RGIS–The Single Source Solution?
SEI recently made the decision to change to a single source vendor to provide the quarterly mandated audits of franchisee stores. What is concerning is that RGIS was not one of the top companies recommended by the Audit Selection Task Force that reviewed the audit process and interviewed the audit companies that participated in the Request for Proposal process in 2010.
One of SEI’s criteria at that time was the need for two audit companies in order to not put all of our stores in one basket. How times have changed! One other concern was the training program and the aggressive rollout schedule of the companies under consideration. The current management seems to be ignoring these concerns with the selection of RGIS as the nationwide provider of audit services.
Franchisees fear the audit. The results of the quarterly audit can ruin the livelihood of a franchisee and may even occasionally cause a franchisee to lose a store. SEI seems to be callous to the impact an audit can have on a franchisee and his or her family. The Asset Protection personnel say the new Scan Audit process does not change the outcome of an audit, that the results would be the same with a Financial Audit versus a Scan Audit.
What is ignored is the competency of the audit team. Many team members seem to be arrogant in their approach to scanning the store. The initial walk-through protocol often is skipped and every step is an interruption to achieving the end result, which is getting to the next store so they can go home. True, a Scan Audit may not produce a different outcome when compared to a traditional Financial Audit. However, the availability of additional tools to verify a count of a section is tantalizing to the franchisee, but it seems the auditors are in such a hurry that entire shelves are skipped. Pizza is counted as a whole pizza instead of one slice. The sections that SEI does allow to be printed and verified have numerous errors, and the retail may be correct, but the item count is incorrect. A whole box of a hot food item is counted as one unit because the auditor relies on the scan write-off sheet instead of counting units in an inventory count.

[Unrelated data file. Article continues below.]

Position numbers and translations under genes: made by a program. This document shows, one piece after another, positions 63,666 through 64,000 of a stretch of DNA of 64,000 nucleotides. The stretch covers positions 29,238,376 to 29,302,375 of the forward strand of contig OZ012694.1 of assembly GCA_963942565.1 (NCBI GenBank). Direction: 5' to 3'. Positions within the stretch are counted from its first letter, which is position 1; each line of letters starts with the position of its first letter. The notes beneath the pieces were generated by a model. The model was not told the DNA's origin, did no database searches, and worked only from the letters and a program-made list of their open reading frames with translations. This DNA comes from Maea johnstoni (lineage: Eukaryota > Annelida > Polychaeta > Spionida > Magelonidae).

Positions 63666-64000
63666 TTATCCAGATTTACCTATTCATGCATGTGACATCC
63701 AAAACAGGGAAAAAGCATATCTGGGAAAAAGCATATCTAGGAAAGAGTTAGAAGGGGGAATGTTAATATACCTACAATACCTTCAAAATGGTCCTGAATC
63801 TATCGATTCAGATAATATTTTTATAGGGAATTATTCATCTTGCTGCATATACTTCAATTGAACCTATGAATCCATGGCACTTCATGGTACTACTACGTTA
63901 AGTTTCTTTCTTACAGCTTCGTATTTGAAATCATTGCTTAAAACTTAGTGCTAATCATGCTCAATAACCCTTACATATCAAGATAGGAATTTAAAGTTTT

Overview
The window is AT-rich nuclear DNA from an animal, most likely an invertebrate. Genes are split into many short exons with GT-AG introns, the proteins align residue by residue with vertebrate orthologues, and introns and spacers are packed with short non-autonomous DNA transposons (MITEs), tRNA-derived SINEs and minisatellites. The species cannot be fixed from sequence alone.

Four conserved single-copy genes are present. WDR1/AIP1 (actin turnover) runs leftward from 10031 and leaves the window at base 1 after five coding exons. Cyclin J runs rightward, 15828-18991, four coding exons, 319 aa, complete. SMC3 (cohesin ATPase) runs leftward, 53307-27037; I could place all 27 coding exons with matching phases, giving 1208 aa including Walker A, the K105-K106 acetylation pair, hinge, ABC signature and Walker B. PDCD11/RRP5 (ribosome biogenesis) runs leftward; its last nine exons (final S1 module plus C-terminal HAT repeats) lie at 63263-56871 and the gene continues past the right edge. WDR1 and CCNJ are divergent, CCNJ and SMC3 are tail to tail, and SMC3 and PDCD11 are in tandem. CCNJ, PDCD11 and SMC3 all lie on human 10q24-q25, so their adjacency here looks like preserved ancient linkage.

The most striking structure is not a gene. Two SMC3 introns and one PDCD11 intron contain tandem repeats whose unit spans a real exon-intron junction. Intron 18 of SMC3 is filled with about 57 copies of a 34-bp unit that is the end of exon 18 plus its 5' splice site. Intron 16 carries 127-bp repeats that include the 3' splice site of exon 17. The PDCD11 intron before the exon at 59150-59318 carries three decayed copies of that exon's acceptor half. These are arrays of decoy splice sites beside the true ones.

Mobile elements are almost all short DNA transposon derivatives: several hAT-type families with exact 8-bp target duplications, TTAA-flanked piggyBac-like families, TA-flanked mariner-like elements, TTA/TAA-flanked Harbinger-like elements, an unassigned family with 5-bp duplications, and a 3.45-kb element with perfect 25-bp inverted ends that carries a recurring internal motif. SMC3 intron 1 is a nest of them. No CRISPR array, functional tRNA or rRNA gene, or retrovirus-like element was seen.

Additionally, there seems to be a great deal of confusion as to how to handle vendor deliveries during and after the audit. I wrote an Avanti article previously about SEI’s refusal to account for pending invoices for charges or credits, and how this can greatly affect the results of the audit and the financial impact on the franchisee and their financial well being.
When the BT stores do their cycle count, the errors are brought to light. In my store there were 16 out-of-stocks in the candy section, while the out-of-stock report only listed two. There are dozens of negative numbers for dozens upon dozens of items. Unfortunately, it is too late to correct the audit when the store does the recommended cycle count and discovers the errors.
Franchisees do have the contractual right to request a re-audit within 72 hours of receiving their audit results, and if the audit is changed by more than one percent, the franchisee does not pay for the audit. This is a recourse every franchisee needs to avail themselves of. There is no discussion about the availability of the audit company—it is your contractual right!
One has to wonder why SEI will not let franchisees have the tools to review any section of the store requested. What is SEI afraid of franchisees discovering? All we want is to run our stores efficiently so we can generate higher sales and profits. After all, healthy franchisees beget a healthy 7-Eleven system.